Clinical laboratory reference intervals in pediatrics: the CALIPER initiative

Clin Biochem. 2009 Nov;42(16-17):1589-95. doi: 10.1016/j.clinbiochem.2009.06.025. Epub 2009 Jul 7.


Objective and rationale: Reference intervals provided on laboratory reports are essential for appropriate interpretation of test results, and can significantly impact clinical decision-making and the quality of patient care. Careful determination and/or validation of reference intervals by the laboratory for use in the patient population it serves are therefore important to ensure their proper utility. Unfortunately, critical gaps currently exist in accurate and up-to-date pediatric reference intervals for accurate interpretation of laboratory tests performed in children and adolescents. These critical gaps in the available pediatric laboratory reference intervals have the clear potential of contributing to erroneous diagnosis or misdiagnosis of many diseases of childhood and adolescence. Most of the available "normal" ranges for laboratory tests were determined over 2 decades ago on older instruments and technologies, and are no longer relevant considering the current testing technology used by clinical laboratories. It is thus critical and of utmost urgency that a more acceptable and comprehensive database be established.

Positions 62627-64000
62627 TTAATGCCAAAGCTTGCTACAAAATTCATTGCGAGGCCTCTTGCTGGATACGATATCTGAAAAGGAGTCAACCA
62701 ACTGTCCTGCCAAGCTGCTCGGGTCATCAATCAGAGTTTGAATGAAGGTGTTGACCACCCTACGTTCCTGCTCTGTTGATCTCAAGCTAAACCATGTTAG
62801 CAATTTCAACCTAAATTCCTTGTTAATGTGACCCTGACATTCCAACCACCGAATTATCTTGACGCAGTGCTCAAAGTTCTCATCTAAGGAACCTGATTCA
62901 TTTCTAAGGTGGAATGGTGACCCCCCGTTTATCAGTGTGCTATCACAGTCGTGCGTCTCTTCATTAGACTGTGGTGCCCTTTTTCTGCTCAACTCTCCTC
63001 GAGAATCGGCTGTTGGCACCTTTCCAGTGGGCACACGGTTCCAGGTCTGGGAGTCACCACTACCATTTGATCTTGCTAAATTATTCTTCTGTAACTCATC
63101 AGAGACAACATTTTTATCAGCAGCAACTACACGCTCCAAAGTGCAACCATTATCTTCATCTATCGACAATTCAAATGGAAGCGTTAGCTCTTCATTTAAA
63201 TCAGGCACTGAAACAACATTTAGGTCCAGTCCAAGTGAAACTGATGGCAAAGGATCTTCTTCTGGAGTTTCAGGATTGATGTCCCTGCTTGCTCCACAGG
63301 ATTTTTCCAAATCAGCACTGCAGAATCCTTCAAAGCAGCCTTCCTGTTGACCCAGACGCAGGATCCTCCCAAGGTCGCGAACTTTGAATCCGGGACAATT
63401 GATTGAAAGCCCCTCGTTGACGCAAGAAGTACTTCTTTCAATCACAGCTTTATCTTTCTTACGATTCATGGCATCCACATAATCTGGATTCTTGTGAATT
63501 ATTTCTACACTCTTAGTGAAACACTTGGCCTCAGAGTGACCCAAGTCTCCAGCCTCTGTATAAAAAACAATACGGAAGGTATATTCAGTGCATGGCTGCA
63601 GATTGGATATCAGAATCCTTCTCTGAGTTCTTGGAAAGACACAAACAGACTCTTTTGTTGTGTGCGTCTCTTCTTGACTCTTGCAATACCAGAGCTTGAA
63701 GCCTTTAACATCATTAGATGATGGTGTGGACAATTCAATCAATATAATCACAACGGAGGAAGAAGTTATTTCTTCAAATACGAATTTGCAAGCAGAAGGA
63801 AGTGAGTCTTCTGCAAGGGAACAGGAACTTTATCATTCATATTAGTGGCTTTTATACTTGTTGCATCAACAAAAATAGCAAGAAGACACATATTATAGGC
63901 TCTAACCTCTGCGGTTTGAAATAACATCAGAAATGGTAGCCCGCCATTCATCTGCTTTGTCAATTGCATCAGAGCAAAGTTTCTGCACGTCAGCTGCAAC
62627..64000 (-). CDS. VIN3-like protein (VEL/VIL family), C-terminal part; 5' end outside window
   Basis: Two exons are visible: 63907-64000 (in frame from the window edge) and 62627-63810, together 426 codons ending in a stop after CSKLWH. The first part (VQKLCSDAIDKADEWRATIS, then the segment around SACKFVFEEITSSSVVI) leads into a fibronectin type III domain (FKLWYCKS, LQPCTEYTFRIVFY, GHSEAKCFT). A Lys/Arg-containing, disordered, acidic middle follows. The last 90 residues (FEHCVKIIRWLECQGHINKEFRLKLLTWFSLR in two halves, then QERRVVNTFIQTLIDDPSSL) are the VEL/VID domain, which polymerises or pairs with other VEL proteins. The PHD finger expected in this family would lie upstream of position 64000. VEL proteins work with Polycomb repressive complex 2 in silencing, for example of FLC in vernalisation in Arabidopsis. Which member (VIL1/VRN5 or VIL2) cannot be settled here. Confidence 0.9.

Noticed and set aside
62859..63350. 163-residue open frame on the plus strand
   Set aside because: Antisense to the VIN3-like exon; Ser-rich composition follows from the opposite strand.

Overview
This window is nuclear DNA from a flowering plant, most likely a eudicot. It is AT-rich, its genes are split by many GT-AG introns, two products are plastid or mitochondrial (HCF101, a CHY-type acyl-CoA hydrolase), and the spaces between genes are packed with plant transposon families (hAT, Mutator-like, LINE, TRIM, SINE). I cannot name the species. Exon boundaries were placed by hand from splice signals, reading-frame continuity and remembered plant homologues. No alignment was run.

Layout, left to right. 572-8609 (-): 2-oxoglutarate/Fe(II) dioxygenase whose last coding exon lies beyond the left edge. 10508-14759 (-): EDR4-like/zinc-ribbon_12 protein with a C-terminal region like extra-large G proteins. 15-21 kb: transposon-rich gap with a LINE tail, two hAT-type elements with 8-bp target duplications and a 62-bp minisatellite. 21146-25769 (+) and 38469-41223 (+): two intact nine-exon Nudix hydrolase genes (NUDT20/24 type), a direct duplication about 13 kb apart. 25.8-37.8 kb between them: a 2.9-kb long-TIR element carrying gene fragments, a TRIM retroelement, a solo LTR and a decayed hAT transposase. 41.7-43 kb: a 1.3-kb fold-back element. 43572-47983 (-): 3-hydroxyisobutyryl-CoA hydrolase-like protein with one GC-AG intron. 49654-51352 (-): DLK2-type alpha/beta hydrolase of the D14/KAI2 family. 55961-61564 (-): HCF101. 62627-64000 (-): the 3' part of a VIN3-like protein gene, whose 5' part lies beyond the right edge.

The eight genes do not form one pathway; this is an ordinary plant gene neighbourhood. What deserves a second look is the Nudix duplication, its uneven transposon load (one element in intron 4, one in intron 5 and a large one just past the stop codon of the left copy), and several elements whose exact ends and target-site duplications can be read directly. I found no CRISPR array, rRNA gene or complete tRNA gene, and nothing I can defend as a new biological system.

Discussion and conclusion: In the present review, we discuss the considerations and challenges faced when generating and validating reference intervals in accordance to the current guidelines published by the Clinical Laboratory Standards Institute (CLSI). We raise particular attention to the present-day deficiencies in available pediatric reference intervals, and highlight the special issues and unique difficulties that are additionally faced when establishing reference intervals in children. Finally, we highlight a recent Canadian initiative, the CALIPER project, whose mandate is to establish and maintain a database of comprehensive and up-to-date pediatric reference intervals to be eventually made available to all clinical laboratories worldwide.

Publication types

  • Review

MeSH terms

  • Adolescent
  • Child
  • Clinical Chemistry Tests / standards*
  • Humans
  • Pediatrics*
  • Reference Standards*
  • Reproducibility of Results